- Sen. Cory Booker (D-N.J.) announced he’s running for president. The 49-year-old, who was elected to the Senate in 2013 after serving as Newark’s mayor, launched his campaign on the first day of Black History Month, and plans to visit Iowa, South Carolina and New Hampshire later this month.
- Los Angeles Mayor Eric Garcetti said he will not seek the Democratic nomination for president, declining a long-shot bid after nearly two years of considering an attempted leap from City Hall to the White House. Garcetti’s announcement came after he took a high-profile role in the Los Angeles teachers’ strike despite having no authority over public education, an issue he said helped convince him to stick around.
- Former Starbucks executive Howard Schultz said in a CBS interview that he was considering mounting an independent run for president. The comments drew a swift backlash from Democrats who said the move could help Trump win re-election.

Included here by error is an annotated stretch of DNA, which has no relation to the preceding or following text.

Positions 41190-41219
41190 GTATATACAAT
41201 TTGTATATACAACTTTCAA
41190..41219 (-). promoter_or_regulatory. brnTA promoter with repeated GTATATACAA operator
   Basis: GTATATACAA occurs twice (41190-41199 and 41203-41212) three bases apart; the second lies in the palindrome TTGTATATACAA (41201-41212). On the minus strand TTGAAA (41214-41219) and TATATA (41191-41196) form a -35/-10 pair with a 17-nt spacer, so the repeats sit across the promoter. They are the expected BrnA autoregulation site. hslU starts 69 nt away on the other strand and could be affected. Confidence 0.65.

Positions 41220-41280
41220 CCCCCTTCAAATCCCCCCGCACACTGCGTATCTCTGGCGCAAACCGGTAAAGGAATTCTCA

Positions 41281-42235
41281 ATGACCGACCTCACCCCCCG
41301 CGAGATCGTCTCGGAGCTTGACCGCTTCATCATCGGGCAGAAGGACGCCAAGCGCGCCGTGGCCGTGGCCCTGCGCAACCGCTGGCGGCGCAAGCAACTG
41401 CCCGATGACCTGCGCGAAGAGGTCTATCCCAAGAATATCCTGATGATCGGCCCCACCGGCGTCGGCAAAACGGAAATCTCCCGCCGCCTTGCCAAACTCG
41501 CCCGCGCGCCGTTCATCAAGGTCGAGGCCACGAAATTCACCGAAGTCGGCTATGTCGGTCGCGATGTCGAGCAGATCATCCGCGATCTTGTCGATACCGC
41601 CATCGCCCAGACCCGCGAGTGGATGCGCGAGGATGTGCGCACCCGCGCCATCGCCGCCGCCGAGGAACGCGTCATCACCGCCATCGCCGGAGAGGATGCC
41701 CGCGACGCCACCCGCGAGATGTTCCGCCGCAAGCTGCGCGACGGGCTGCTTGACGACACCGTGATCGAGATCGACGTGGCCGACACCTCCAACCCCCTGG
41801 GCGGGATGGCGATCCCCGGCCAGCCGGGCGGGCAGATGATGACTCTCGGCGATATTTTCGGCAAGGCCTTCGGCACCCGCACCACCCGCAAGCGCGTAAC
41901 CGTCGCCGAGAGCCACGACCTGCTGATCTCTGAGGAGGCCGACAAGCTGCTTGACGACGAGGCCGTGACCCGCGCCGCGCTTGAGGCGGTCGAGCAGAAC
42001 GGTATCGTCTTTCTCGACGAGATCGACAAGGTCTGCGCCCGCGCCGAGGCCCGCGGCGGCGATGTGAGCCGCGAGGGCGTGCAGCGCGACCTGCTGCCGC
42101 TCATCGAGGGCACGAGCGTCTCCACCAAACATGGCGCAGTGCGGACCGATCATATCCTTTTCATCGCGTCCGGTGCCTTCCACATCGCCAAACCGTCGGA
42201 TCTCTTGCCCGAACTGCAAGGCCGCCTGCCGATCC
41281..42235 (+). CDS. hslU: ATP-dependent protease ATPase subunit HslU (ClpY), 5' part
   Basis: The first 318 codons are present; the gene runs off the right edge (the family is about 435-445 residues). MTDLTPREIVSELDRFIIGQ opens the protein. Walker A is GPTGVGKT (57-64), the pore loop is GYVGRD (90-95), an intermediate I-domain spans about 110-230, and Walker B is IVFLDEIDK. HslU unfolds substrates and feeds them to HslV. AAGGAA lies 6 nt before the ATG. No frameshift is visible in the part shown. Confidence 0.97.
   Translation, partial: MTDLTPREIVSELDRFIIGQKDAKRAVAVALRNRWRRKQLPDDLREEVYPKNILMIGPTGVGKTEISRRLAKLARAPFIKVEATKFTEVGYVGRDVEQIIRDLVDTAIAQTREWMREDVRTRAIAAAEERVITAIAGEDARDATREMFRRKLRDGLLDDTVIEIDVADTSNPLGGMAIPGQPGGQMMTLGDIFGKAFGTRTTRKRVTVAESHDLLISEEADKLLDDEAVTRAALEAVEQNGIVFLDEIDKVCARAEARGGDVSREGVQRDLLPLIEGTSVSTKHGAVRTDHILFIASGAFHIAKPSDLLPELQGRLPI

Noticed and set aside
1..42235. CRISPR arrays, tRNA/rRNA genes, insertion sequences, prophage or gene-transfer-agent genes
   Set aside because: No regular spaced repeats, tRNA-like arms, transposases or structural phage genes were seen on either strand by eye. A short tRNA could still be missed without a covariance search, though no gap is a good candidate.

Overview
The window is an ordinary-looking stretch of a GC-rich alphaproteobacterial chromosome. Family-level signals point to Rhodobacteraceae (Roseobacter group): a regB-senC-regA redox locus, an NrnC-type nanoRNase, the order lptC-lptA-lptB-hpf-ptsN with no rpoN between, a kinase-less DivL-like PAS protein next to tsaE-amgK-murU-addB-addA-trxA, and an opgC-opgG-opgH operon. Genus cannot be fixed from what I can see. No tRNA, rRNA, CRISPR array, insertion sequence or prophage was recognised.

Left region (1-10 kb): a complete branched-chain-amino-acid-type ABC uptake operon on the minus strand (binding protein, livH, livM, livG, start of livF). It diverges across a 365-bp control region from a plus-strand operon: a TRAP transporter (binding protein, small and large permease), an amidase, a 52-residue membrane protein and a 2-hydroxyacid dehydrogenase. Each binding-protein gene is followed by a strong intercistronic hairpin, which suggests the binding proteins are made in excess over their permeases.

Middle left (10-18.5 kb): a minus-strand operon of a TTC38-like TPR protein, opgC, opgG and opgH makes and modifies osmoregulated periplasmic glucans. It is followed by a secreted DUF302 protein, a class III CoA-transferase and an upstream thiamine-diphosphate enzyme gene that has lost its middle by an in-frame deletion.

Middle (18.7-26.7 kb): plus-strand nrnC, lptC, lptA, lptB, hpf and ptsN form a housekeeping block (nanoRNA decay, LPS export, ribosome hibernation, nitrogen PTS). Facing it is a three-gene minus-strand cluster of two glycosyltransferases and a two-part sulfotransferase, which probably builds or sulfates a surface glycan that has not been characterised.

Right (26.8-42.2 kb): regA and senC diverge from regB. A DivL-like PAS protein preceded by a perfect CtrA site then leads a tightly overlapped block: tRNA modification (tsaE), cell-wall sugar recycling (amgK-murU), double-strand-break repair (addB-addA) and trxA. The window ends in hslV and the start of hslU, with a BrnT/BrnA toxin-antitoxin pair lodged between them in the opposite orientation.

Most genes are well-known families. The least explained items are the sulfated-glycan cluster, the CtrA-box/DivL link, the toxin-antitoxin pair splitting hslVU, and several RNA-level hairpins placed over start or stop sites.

- Virginia Gov. Ralph Northam (D) told reporters he would not resign amid a backlash to a 1984 medical school yearbook page photo featuring one person wearing blackface and another dressed like a member of the Ku Klux Klan. During a news conference, Northam denied that he appeared in the photo, but acknowledged he once wore dark shoe polish on his face as part of a Michael Jackson costume.
- Following the news conference, Virginia Sens. Mark Warner and Tim Kaine joined a chorus of party officials, including former Gov. Terry McAuliffe, several presidential candidates and Democratic National Committee Chairman Tom Perez, in calling on Northam to resign.